1989—I met Marcus Lutsky at Uncle Charlie’s Downtown in NYC in the Spring of 1989. It was a Saturday night and I was on the prowl. It was late. I hadn’t really met anyone yet, mostly because I had been standing around watching music videos and trying to make eye contact with a bartender who I had a big crush on. Coming to my senses that I was never going to bag the bartender, I sniffed around the bar looking for a more promising catch until I saw him—big, blusterous, laughing and commanding the attention of a group of guys around him. Sufficiently drunk, I waited until he had stepped away from his group, and went straight up to him.
1977—I hated my first job. I was spending long hours in a rigorous bank training program in Manhattan and, besides infrequent and random pick-ups in gay bars, I had little social life except with a few college fraternity brothers and their girlfriends and my fellow trainees. Frustrated with my situation, I decided one day to place an ad in the personals section of the Advocate national gay magazine:
“ALL-AMERICAN AND GAY – Honest, good-looking, athletic, educated, and very muscular ‘normal’ American male wishes to meet same. Object: friendship. Just coming out; at ease with being gay, but uncomfortable in the gay world. Send informative letter with photo to…”
Life was good for a 19-year old kid. I was a Division 1 athlete, attending the same top tier university as my grandfather and uncle. I had made it out of my small rural hometown—where holding down a 4.2 grade point average, competing year-round in sports, and serving as student body president all came too easily. Getting out of this mediocre environment made me proud and excited. I was now attending classes taught by some of the brightest professors in the country. And when it came to my sport, water polo, I was playing for one of the top programs in the country, being coached by two Olympians and competing against many players who would go on to represent the United States in Beijing, London, and Rio.
1999: I stumbled into this “chat room” innocently enough thinking how cool it was that I could talk to other people in my small part of the world right there on my work computer. AOL literally changed my life.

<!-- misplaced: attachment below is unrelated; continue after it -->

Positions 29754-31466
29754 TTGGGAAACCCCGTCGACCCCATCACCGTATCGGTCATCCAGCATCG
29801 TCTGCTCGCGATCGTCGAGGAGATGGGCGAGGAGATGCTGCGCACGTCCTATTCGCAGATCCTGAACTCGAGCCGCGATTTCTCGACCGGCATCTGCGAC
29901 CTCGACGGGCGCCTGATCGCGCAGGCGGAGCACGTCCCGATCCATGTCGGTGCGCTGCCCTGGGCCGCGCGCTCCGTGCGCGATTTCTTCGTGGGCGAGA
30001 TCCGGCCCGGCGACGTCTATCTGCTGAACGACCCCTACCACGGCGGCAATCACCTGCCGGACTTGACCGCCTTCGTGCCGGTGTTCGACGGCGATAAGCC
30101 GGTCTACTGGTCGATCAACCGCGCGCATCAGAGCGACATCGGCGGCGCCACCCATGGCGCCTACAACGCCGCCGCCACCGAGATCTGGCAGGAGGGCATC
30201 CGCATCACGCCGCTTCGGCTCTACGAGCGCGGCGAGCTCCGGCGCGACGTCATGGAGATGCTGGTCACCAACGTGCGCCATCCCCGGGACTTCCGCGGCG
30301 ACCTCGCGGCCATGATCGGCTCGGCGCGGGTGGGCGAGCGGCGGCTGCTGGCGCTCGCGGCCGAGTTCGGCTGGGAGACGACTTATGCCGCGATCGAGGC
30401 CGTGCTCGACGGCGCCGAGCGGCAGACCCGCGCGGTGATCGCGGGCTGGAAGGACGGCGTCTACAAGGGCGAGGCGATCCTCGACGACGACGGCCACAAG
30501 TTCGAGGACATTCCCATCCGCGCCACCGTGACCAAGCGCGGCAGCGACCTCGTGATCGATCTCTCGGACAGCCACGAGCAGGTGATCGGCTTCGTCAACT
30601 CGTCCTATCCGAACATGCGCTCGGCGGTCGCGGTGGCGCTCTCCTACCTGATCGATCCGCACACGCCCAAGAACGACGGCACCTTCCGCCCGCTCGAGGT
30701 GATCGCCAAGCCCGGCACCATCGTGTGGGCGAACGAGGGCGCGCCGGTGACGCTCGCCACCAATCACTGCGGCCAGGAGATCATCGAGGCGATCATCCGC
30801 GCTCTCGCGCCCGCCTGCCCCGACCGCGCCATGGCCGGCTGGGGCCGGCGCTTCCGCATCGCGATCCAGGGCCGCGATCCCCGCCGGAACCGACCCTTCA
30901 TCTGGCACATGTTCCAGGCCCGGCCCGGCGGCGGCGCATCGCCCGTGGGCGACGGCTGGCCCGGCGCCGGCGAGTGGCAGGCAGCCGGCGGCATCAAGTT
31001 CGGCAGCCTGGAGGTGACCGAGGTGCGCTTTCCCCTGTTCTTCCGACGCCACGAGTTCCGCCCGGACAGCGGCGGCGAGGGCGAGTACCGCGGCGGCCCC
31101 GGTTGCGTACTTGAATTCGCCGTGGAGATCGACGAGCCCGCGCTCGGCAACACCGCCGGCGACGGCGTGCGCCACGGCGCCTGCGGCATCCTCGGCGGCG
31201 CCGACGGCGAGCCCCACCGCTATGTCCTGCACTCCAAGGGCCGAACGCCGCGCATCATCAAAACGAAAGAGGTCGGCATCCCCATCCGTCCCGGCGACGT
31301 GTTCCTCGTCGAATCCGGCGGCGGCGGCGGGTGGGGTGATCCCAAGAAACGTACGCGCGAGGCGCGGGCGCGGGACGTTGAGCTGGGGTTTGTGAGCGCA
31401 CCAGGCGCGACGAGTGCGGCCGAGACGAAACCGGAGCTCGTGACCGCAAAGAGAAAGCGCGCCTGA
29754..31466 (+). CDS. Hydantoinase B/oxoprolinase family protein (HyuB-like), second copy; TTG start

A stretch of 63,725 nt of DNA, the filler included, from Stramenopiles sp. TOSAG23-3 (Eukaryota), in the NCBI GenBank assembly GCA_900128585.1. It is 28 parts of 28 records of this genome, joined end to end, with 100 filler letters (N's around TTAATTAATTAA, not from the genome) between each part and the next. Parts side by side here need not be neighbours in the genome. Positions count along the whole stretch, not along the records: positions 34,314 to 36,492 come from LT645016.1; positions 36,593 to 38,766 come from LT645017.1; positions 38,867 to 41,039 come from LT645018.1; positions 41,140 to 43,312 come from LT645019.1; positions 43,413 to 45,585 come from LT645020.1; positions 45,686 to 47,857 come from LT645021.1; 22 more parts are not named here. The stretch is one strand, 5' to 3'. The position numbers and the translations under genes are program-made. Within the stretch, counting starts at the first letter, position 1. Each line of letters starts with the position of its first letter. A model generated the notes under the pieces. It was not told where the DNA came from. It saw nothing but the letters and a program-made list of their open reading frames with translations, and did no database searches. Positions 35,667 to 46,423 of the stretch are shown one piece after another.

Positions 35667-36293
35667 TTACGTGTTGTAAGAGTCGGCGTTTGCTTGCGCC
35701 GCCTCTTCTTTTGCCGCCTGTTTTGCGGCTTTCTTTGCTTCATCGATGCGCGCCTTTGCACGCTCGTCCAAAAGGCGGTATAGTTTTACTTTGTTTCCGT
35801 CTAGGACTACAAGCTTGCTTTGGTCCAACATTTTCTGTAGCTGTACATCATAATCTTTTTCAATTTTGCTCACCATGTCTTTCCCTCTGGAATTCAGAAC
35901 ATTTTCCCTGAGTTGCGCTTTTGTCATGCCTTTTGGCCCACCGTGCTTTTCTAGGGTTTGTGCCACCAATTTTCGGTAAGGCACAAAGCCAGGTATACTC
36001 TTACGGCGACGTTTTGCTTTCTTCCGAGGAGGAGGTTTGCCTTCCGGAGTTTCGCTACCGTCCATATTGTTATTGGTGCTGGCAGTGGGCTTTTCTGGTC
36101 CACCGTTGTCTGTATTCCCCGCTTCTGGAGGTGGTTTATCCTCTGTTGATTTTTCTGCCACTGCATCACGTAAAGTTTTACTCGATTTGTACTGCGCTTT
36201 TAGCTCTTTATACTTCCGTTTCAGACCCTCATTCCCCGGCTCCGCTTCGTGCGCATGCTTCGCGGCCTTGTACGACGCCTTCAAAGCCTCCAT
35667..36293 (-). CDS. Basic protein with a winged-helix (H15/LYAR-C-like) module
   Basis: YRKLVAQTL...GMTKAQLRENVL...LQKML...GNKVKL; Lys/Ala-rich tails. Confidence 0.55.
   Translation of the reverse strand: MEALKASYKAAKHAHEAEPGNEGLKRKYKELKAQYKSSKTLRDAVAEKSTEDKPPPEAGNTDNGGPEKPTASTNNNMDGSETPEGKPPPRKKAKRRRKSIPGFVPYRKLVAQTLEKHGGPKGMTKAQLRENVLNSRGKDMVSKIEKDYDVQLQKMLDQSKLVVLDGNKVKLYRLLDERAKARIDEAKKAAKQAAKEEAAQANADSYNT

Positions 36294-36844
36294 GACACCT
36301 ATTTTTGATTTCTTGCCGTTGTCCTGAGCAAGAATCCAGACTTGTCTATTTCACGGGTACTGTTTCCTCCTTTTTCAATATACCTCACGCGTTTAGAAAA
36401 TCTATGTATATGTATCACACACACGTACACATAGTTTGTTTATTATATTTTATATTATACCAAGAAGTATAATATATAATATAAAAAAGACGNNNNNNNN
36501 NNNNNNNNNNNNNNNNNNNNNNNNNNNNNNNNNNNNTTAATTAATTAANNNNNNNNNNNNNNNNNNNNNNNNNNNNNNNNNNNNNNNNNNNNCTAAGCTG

We found each other in this “room” and arranged to meet at a busy Shell oil station late one afternoon. I rationalized in my head that I was not getting the sex I needed at home. After all, my wife and I had one toddler keeping us busy and another kid on the way. Her feet were swollen, her back ached, and all she wanted from life was mashed potatoes and a good night’s sleep. Having sex with a man was not cheating. And, I was not gay because it was just a blow job.
Sunday was my favorite day to go out. Friday and Saturday shifts were over. I could go out on my own down to the Quarter and hang with one or two of the bartenders. We’d hang in the part of the Quarter below the Lavender line, a boundary of sorts at St Ann Street where the straight bars ended and the gay bars began. If straight men crossed this line, then they were fair game.
August 2012-September 8, 2013—For a lot of closeted gay men, the Internet, social media and smartphone apps offer an excellent opportunity to explore sexuality in a space where your identity remains hidden. Unfortunately, the Internet also allows vulnerable populations to be ridiculed, harassed and “outed.” Stories of 13-year-olds hanging themselves after being bullied online have become a common trend.
The Feral Boys were a group of a little over a dozen young gay men in San Francisco who formed a sort of fraternity in the early 2010s. We were all recent transplants to the city, and had moved there for school, or to be a part of the tech gold rush, or to leave small town homes and start a gay life in a gay metropolis. We came to be students, models, artists, DJs, and gogo boys. What we had in common was a love for unbridled hedonism: art, sex, music, parties, and living like we would be 22 forever.